Security researchers are warning of a new piece of malware targeting smartphones equipped with the SymbianOS.
SymbOS/Beselo is currently spreading through the wild in Asia, deceiving victims by posing as an image file.
The attack is launched via an MMS message in which the user is sent a file called either 'beauty.jpg,' 'love.rm' or 'sex.mp3'.
Most operating systems will match a file with its preferred application based on the file extension. A file ending in .jpg will be loaded inside an image viewer, while a .exe file will be recognized as an application.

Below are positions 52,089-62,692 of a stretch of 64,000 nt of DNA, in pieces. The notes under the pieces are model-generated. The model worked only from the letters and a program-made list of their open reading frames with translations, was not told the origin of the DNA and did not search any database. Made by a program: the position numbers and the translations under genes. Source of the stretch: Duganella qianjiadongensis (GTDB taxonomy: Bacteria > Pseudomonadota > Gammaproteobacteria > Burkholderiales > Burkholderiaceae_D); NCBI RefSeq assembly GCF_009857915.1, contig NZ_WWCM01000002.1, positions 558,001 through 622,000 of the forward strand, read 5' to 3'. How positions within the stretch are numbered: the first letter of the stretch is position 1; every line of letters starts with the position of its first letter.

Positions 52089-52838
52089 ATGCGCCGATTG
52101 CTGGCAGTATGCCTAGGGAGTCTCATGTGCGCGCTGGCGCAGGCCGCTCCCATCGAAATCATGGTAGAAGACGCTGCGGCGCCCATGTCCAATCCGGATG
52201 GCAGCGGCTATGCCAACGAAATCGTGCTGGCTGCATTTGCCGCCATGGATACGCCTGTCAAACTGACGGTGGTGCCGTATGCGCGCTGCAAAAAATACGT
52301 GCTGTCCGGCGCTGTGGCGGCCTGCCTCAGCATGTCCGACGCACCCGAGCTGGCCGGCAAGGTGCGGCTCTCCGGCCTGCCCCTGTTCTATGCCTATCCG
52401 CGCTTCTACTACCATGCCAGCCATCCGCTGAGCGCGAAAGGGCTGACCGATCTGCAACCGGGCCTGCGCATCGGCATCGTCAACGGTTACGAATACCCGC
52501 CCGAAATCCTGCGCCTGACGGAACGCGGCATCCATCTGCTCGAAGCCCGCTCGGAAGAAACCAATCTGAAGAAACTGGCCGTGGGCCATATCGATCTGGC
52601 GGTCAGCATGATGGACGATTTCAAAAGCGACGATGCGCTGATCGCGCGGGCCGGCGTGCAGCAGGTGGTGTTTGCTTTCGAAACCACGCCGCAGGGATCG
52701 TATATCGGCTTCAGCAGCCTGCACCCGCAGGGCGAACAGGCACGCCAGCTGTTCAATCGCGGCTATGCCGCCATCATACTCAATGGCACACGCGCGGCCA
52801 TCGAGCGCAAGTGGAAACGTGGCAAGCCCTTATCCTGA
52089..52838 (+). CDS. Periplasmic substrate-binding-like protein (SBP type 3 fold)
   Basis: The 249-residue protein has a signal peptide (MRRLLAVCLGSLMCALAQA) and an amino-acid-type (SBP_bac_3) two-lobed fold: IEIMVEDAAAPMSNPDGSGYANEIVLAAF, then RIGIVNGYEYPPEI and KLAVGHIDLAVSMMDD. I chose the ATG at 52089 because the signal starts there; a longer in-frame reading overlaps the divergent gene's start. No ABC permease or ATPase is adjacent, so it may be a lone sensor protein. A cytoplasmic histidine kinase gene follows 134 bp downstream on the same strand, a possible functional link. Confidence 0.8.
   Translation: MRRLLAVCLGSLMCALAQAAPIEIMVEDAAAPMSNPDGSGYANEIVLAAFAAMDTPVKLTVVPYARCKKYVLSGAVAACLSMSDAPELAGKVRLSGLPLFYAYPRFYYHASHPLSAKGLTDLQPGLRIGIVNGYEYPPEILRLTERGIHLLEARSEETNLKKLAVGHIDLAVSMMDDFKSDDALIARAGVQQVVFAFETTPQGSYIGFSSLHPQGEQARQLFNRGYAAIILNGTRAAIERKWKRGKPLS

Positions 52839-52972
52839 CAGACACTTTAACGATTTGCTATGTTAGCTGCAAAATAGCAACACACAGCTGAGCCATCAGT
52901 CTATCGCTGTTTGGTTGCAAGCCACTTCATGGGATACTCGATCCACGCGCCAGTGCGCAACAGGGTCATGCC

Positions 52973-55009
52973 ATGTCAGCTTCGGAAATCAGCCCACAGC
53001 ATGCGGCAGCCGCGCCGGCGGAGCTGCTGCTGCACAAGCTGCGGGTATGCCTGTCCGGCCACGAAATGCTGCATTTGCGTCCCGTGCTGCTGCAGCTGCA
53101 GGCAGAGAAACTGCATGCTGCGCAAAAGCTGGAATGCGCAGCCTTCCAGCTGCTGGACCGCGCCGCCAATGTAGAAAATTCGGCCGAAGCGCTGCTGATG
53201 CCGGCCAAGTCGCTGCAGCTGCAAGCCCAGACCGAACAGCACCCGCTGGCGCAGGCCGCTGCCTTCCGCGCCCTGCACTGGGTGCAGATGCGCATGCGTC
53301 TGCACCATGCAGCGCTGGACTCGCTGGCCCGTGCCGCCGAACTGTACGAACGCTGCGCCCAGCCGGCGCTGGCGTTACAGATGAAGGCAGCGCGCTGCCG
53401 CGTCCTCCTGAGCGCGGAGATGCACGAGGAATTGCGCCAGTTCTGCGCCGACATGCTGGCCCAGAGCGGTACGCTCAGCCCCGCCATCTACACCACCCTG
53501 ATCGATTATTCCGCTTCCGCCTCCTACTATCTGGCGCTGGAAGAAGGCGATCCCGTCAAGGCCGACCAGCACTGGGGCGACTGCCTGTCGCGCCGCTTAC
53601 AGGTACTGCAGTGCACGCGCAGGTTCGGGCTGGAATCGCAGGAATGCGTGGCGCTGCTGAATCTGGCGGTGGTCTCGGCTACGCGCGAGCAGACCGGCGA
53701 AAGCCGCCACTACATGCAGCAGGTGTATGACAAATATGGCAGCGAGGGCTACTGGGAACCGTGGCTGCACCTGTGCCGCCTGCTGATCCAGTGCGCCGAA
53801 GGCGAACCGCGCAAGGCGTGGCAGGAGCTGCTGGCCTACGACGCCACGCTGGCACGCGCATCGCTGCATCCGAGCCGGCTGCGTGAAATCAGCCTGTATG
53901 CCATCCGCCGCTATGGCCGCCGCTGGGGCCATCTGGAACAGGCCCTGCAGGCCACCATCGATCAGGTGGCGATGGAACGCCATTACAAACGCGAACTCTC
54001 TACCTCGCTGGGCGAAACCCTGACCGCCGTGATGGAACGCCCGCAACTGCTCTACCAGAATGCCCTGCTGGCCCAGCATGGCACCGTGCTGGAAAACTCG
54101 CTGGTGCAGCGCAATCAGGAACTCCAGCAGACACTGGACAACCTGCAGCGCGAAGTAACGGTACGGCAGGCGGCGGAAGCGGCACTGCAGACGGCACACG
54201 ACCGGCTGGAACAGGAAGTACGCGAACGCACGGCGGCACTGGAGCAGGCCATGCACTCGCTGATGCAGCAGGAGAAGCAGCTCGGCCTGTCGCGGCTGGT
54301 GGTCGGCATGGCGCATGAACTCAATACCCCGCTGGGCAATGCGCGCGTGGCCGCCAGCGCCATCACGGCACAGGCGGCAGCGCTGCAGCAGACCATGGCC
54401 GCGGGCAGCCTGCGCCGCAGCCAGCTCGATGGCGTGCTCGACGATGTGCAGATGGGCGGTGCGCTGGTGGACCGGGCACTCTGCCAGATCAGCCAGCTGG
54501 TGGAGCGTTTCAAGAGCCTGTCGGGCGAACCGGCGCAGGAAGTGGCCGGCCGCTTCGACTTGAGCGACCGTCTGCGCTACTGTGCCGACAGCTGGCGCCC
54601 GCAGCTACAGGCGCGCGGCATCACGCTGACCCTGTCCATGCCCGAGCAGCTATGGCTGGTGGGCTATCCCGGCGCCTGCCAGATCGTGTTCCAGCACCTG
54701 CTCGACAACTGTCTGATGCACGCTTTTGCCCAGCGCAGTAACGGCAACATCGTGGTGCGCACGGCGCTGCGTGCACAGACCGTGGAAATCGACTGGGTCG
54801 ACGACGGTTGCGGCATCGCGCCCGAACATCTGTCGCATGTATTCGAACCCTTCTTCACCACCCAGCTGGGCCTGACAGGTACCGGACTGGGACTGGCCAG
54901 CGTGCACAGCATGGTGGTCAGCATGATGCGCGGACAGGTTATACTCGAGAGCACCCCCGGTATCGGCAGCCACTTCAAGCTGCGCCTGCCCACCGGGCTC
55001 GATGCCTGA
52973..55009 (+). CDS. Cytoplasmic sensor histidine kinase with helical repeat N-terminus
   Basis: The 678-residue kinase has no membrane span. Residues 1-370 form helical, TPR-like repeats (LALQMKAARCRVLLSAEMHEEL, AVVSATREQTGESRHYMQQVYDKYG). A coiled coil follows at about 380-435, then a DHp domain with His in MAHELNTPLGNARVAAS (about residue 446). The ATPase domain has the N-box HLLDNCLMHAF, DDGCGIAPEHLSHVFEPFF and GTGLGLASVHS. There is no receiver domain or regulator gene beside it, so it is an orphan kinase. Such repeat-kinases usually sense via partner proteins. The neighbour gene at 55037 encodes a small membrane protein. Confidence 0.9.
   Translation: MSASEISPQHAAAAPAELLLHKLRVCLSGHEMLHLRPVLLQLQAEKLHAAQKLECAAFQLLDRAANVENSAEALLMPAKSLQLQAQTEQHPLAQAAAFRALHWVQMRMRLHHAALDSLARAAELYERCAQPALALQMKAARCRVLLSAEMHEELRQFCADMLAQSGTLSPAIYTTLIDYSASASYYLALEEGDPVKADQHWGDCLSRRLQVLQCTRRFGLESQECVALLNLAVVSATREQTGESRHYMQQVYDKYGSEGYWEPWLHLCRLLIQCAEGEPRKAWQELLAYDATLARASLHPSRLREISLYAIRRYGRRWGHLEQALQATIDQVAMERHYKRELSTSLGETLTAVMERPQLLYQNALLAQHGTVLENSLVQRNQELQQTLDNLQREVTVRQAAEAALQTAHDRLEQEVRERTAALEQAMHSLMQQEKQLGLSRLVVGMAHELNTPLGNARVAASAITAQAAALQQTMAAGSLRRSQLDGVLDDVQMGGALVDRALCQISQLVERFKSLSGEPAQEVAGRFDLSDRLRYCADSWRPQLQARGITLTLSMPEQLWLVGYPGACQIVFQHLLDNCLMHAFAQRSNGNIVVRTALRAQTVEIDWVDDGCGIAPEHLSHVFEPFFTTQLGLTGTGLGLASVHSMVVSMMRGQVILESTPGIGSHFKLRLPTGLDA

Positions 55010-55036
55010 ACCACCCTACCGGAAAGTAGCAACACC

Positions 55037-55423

Symbian, however, does not load files based on extensions. Even though the worm may have a .jpg extension, it is still recognised and loaded as an application, said Shah.
On being launched, the worm copies itself into the user's memory card and sets itself to load on startup.
The malware then attempts to send itself to every contact on the user's phone. It also generates random numbers to send itself to and attempts to spread to any nearby device via Bluetooth.
Because the infectious message will often come from a friend or trusted contact and is not obvious as an application, Shah warned that the malware could have a very high rate of infection.
"The message says 'photo' and it comes from a friend, so the user is likely to open it to see the photo," he wrote.
"When the request to install pops up, it's very likely the user will click OK and be infected."
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